Amazon.com Inc. trades on the NASDAQ under the ticker (AMZN). It is currently priced at around $1,165.40. For the year to date, the stock has appreciated by $400 from a price of $757. Amazon has a 52-week low of $747.70 and a 52-week high of $1,213.41. The price/earnings ratio is to 97.06 with a $3.92 earnings-per-share and a 1-year target estimate price of $1,258.16.
Amazon’s Performance in 2017: All this number-crunching is indicative of the success of the world’s premier e-commerce operation. From an analyst’s perspective, Amazon has shifted expectations across the board. Only once in 2017 did Amazon fall short of forecasts when the actual earnings came in at $0.40 and the estimated earnings were forecast at $1.42 (Q2 2017). The estimates for Q4 2017 are $1.85, and the next earnings date is slated for January 31, 2018 – February 5, 2018.
In terms of revenue and earnings, Amazon has consistently improved its revenue streams since 2014 when they were $88.99 billion. In 2015 revenues increased to $107.01 billion, and by 2016 they grew to $135.99 billion. Earnings were negative 3 years ago at $-241 million, improving to $596 million in 2015 and $2.37 billion by 2016.
On a rating scale of 1.0 (strong buy) – 5.0 (sell), the overwhelming consensus among Thomson Reuters analysts is a buy at a rating of 1.8. Ratings agencies and corporations have consistently given the nod to Amazon Inc. In 2017. Raymond James, Citigroup, Nomura, Moffet Nathanson, and Evercore ISI Group have given a thumbs-up to the company.
The Amazon business model has resulted in this e-commerce company becoming the world’s premier online marketplace. With Amazon, all goods are sold directly, and anyone who purchases through Amazon’s online marketplace will pay a small markup, while inventories are maintained with Amazon’s network of warehouses.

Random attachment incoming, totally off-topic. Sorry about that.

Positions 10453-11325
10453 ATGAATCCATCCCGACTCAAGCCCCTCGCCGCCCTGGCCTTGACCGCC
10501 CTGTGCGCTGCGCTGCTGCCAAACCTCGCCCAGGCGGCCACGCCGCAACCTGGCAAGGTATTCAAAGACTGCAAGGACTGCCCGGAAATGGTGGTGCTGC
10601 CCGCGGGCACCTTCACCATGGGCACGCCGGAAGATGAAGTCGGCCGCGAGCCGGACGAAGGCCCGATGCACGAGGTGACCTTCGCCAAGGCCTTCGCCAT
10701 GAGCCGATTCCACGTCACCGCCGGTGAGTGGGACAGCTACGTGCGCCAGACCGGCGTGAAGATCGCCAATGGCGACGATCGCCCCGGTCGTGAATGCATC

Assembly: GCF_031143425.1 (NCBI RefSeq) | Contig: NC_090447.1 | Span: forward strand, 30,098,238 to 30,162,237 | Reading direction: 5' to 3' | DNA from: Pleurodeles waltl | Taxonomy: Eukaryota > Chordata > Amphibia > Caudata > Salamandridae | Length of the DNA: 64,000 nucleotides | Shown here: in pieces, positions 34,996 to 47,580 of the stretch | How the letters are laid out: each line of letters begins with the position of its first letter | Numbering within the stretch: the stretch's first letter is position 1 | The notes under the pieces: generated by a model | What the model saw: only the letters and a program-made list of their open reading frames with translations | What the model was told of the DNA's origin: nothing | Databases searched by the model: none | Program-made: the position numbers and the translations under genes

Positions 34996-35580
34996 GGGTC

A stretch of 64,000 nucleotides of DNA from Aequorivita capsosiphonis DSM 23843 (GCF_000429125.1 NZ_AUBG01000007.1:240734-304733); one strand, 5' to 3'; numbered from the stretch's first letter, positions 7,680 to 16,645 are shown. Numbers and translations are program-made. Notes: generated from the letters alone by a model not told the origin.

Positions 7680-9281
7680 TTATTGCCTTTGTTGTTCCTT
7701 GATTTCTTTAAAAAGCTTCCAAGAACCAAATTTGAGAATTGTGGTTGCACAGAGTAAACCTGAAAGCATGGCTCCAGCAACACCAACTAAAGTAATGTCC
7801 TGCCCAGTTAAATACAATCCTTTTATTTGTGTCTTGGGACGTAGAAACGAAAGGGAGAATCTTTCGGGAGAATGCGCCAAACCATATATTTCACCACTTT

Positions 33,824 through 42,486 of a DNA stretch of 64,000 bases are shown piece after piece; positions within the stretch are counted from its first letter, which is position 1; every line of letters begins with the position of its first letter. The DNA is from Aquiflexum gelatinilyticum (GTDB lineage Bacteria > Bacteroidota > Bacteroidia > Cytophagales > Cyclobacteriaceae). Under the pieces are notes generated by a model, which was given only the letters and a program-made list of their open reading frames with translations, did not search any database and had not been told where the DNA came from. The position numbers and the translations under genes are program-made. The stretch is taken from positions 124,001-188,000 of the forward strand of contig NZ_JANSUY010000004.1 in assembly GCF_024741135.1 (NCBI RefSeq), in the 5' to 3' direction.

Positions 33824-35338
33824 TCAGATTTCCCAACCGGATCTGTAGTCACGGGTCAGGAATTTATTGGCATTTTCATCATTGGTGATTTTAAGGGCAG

Contrary to opinion, the prices you pay on Amazon are more than if you bought them direct through the retailer. Of course, various Amazon services such as Prime offer free shipping (with a paid membership). Amazon also has partner sites that allow items to be tacked on with in-warehouse items which are not stored in Amazon warehouses. However, Amazon generates commission from these partner sites.
A big part of the Amazon business model is its Prime membership, and the other components include Marketplace, and Amazon Web Services. Here’s where things get interesting with Amazon: it operates globally and is involved in processing billions of dollars’ worth of transactions every year. Many of these transactions are not in USD – they are in GBP, JPY, ZAR, NZD, AUD, CAD, INR, and scores of other currencies.
Amazon currently has a currency converter that charges sellers 4%, but it is possible to enjoy greater savings by utilising services that allow for the creation of a collection bank account abroad. These accounts can then receive payments in domestic currency and then transfer it back to the account at a percentage of the total cost. These companies include OFX and WorldFirst with foreign exchange markups from as low as 0.5% – 2% based on volume.
The success of Amazon has facilitated the development of peripheral money transfer industries allowing businesses and individuals to save additional funds on the purchases of goods, and services across borders. Amazon has facilitated a global village of interconnected buyers and sellers. To drive further growth, reduce costs and expedite transactions, there are now multiple FX services for Amazon sellers available. These services are geared towards increasing profitability for sellers so that they can keep more of every sale. It’s a win-win for everyone.